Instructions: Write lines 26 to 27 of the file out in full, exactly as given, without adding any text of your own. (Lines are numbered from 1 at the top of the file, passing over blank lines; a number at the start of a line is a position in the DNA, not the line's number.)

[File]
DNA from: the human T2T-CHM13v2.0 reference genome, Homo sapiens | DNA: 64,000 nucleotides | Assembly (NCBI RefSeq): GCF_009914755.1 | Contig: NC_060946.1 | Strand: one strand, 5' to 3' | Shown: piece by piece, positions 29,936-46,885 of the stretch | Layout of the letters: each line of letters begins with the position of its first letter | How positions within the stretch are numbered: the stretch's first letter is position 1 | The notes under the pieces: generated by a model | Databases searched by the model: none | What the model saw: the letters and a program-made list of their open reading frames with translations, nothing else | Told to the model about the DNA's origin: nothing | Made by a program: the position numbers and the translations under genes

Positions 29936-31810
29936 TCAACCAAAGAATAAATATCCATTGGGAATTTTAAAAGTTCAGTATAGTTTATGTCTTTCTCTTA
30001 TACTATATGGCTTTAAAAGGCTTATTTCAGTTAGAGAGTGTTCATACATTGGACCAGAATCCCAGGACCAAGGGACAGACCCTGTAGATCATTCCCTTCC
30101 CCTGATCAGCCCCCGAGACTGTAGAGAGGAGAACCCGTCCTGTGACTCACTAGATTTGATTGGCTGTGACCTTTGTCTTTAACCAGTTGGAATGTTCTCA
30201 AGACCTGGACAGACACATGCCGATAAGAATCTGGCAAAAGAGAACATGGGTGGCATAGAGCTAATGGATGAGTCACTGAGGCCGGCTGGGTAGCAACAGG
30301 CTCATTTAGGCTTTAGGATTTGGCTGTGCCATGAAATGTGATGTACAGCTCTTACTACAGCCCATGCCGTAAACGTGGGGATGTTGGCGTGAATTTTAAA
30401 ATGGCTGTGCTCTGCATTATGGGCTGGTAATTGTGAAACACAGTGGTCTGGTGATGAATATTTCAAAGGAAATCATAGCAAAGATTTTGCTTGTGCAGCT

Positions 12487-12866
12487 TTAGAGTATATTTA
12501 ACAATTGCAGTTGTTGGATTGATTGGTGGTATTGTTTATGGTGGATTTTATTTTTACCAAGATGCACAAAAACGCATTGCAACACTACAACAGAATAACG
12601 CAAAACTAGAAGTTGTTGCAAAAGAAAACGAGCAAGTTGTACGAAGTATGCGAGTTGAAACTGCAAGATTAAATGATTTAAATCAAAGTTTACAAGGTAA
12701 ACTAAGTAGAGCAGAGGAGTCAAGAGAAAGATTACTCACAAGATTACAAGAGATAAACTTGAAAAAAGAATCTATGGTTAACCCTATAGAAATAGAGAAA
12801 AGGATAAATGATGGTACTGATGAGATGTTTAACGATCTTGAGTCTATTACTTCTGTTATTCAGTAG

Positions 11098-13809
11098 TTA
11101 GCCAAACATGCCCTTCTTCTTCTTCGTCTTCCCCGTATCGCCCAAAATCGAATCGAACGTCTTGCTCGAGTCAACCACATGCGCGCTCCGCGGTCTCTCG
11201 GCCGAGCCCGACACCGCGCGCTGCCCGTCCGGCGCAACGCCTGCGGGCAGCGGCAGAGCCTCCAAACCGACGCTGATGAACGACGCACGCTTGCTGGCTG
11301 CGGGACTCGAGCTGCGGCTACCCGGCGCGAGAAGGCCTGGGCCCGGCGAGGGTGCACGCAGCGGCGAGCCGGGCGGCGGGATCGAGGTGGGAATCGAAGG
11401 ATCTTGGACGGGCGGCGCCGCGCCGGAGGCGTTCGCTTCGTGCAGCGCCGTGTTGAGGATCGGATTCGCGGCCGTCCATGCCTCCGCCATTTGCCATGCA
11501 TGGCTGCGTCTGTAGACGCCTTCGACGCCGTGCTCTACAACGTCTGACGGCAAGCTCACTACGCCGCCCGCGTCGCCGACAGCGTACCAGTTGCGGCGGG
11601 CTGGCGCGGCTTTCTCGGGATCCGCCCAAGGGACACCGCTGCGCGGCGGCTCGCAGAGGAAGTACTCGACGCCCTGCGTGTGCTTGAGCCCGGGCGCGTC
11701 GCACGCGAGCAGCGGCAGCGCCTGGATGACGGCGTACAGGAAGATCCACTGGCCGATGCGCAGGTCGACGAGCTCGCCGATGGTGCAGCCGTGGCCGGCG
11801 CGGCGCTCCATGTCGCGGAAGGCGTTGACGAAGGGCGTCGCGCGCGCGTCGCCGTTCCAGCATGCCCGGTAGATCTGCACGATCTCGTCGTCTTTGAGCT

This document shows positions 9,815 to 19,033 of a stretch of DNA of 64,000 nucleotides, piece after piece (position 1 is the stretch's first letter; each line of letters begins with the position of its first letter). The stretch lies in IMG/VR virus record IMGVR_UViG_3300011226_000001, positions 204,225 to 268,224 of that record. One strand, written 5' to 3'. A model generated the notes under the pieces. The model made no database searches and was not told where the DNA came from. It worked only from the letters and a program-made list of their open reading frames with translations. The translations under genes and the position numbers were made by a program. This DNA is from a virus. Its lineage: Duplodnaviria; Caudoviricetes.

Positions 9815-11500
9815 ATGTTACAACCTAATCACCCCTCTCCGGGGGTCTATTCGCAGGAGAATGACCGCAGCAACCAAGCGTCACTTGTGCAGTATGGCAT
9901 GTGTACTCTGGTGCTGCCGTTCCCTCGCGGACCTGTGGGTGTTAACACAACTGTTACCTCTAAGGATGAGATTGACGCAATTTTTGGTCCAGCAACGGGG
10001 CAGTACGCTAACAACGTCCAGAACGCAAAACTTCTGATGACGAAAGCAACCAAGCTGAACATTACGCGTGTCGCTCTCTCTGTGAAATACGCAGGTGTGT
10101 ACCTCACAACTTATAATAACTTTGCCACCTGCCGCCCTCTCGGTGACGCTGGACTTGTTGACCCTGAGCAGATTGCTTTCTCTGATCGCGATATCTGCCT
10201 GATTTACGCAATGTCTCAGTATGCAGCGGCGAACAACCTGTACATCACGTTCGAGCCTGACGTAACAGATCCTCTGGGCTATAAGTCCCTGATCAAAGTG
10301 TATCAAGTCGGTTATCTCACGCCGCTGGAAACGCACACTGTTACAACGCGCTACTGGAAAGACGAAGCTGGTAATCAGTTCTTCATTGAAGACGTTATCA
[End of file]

Positions 9815-11500
9815 ATGTTACAACCTAATCACCCCTCTCCGGGGGTCTATTCGCAGGAGAATGACCGCAGCAACCAAGCGTCACTTGTGCAGTATGGCAT